A significant number of juvenile convicts between 12 and 18 years were sent to Australia on the 1st, 2nd and 3rd Fleets. They were treated the same as adults, and nothing different was done for them until 1835, when a specifically juvenile establishment was set up at Point Puer, close to Port Arthur.

Irish convicts arrive in Australia

Irish convicts arrive in Australia

The Convict
by Melinda Kendall
(published in the Sydney Gazette, 17 May 1836)

Past twelve o’clock and a stormy night,
Hark ! hark! what a hollow groan,
From the cell of the convict took its flight
Twas surely the deepest that grief could start
Twas surely the burst of a broken heart.
To-morrow he dies, and these are the last,
And the saddest hours he will tell
The summons seems borne upon ev’ry blast
And death one each tone of the bell—
For to-morrow he launches his barque alone
On eternity’s tide to a world unknown.
Poor youth! I remember when guileless and gay.
Together we traversed the heath,
Or silently sat at the close of the day,
The wild rose bower beneath—
And shudder’d to hear his sire relate
The bandit’s doom and the felon’s fate.
But the red cross banner and rolling drum,
Soon drew him away from the plain,
And the rustice with grief said he ne’er would come,
To his native valley again!
I remember his mother’s deep drawn sigh
And the tear that fell from his father’s eye.
Oh! had he but sunk upon glory’s bed,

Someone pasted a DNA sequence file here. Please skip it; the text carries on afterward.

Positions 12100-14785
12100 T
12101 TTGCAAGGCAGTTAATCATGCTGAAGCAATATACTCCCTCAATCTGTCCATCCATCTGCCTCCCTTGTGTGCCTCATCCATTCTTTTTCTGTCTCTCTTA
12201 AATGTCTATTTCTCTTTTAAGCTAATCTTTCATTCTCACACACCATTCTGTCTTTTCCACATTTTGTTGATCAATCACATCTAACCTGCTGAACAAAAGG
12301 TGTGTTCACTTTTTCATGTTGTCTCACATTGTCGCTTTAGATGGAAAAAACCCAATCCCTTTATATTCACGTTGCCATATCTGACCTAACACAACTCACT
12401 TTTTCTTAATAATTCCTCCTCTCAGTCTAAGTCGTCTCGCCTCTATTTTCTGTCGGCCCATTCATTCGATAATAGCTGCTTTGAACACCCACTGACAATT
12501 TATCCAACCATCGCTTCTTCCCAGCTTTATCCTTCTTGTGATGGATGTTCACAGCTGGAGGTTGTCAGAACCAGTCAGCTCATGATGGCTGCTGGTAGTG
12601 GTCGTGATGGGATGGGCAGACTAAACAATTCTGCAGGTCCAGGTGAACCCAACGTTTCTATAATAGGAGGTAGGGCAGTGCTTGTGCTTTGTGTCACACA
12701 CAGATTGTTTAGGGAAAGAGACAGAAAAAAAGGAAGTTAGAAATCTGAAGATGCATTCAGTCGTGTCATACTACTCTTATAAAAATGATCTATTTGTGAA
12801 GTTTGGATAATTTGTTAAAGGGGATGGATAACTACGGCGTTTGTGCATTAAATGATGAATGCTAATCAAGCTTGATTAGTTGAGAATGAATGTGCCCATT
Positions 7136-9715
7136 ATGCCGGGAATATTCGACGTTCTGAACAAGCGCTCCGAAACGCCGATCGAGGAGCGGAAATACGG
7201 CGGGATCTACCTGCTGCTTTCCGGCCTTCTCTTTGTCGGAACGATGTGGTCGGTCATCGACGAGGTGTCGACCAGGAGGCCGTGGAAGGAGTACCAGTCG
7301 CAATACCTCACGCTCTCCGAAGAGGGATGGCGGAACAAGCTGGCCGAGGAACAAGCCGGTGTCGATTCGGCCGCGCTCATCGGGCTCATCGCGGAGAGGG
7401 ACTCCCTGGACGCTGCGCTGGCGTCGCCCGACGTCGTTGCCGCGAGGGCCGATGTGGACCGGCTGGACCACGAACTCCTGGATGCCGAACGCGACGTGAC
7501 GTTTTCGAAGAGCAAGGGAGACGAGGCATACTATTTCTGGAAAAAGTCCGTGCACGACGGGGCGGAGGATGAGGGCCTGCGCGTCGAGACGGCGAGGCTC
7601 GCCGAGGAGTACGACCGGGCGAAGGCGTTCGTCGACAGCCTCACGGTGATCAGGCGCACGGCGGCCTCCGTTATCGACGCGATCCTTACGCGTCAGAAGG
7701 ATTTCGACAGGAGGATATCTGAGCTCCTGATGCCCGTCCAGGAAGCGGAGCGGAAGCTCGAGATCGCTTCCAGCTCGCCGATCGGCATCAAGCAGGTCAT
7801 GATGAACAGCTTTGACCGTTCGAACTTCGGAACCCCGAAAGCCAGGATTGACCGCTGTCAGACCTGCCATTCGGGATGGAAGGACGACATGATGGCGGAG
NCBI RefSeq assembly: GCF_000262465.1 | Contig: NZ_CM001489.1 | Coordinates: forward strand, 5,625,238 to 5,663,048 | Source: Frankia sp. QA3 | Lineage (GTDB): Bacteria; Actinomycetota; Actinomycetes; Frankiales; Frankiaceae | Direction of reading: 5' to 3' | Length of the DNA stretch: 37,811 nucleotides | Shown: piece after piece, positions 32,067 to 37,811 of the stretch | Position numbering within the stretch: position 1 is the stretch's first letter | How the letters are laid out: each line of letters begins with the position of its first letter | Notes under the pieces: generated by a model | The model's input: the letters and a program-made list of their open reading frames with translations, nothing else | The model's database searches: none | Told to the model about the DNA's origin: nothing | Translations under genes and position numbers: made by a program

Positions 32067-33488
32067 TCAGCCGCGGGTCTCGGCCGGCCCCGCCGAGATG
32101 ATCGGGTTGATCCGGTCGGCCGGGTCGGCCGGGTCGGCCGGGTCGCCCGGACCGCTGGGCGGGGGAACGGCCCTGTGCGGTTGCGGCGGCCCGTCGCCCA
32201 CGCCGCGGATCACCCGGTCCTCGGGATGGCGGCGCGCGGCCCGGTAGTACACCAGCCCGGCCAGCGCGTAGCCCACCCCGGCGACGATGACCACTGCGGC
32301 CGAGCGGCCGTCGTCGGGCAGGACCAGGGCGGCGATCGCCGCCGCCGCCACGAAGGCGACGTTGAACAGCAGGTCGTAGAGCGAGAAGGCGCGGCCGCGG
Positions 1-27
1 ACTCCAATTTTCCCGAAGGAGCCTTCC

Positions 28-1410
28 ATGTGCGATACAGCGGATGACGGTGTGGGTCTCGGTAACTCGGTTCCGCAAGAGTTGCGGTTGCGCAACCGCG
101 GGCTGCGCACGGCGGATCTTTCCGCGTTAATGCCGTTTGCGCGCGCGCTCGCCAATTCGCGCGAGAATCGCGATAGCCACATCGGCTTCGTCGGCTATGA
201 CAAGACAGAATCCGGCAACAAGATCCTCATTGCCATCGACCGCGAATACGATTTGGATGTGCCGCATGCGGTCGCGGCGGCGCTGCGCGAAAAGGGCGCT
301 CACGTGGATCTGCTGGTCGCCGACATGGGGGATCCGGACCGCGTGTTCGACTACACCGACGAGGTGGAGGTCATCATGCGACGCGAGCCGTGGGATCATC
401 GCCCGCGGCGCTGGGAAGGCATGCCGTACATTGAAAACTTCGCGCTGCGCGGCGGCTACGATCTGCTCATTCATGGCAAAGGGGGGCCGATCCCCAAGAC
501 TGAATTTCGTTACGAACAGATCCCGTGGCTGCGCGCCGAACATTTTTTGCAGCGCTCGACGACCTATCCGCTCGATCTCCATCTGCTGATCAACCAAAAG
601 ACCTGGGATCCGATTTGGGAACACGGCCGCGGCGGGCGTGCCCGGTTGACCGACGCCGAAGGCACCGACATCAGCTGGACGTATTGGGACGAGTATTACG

And slept in the tomb of the brave,
Twould have spared his father’s hoary head,
From his mother’s deep dug grave!
Twould have sav’d his love’s last frantic clasp,
And his friend the pang of a parting grasp.
But tomorrow he dies! and his last request,
Comes mournfully sad to me—
A bunch of wild roses to plant on his breast,
Pluc’d fresh from his fav’rite tree!
For they’ll wither like him in their early bloom,
And his cold bosom will be their tomb !


This content is accurate and true to the best of the author’s knowledge and is not meant to substitute for formal and individualized advice from a qualified professional.

© 2013 John Hansen


John Hansen (author) from Australia (Gondwana Land) on December 10, 2014:

Thank you Mary. So glad you found this piece of history to be of interest though quite sad. I also appreciate the vote up.

Mary Craig from New York on December 10, 2014:

Again you've brought history to life for us Jodah. So much we don't know about our own history (US) never mind Britain or Australia's. A sad but great read.

Voted up, useful, awesome, and interesting.

John Hansen (author) from Australia (Gondwana Land) on December 09, 2014:

Thanks for reading this hub word55. Glad you found this interesting.